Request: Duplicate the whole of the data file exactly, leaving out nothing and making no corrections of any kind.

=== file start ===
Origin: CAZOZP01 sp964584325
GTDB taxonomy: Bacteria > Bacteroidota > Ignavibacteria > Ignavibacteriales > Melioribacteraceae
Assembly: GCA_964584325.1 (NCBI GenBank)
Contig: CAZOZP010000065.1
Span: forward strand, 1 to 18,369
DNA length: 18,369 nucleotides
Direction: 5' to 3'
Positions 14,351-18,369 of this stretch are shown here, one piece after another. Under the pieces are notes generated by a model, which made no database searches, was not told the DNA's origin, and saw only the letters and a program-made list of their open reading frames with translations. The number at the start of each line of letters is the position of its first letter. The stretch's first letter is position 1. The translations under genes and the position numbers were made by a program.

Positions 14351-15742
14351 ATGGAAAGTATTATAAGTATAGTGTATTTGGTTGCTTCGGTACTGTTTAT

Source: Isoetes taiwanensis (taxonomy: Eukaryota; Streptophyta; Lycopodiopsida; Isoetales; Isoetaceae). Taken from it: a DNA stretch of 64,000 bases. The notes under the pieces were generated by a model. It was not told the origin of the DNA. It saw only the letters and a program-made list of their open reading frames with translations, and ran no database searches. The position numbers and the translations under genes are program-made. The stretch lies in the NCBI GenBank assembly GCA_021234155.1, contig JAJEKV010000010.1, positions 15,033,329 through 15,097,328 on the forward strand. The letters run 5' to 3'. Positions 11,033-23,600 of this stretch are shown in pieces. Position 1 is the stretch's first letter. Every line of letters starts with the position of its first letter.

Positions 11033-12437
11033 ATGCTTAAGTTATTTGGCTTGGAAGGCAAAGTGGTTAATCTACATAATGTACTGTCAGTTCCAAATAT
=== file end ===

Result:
Origin: CAZOZP01 sp964584325
GTDB taxonomy: Bacteria > Bacteroidota > Ignavibacteria > Ignavibacteriales > Melioribacteraceae
Assembly: GCA_964584325.1 (NCBI GenBank)
Contig: CAZOZP010000065.1
Span: forward strand, 1 to 18,369
DNA length: 18,369 nucleotides
Direction: 5' to 3'
Positions 14,351-18,369 of this stretch are shown here, one piece after another. Under the pieces are notes generated by a model, which made no database searches, was not told the DNA's origin, and saw only the letters and a program-made list of their open reading frames with translations. The number at the start of each line of letters is the position of its first letter. The stretch's first letter is position 1. The translations under genes and the position numbers were made by a program.

Positions 14351-15742
14351 ATGGAAAGTATTATAAGTATAGTGTATTTGGTTGCTTCGGTACTGTTTAT

Source: Isoetes taiwanensis (taxonomy: Eukaryota; Streptophyta; Lycopodiopsida; Isoetales; Isoetaceae). Taken from it: a DNA stretch of 64,000 bases. The notes under the pieces were generated by a model. It was not told the origin of the DNA. It saw only the letters and a program-made list of their open reading frames with translations, and ran no database searches. The position numbers and the translations under genes are program-made. The stretch lies in the NCBI GenBank assembly GCA_021234155.1, contig JAJEKV010000010.1, positions 15,033,329 through 15,097,328 on the forward strand. The letters run 5' to 3'. Positions 11,033-23,600 of this stretch are shown in pieces. Position 1 is the stretch's first letter. Every line of letters starts with the position of its first letter.

Positions 11033-12437
11033 ATGCTTAAGTTATTTGGCTTGGAAGGCAAAGTGGTTAATCTACATAATGTACTGTCAGTTCCAAATAT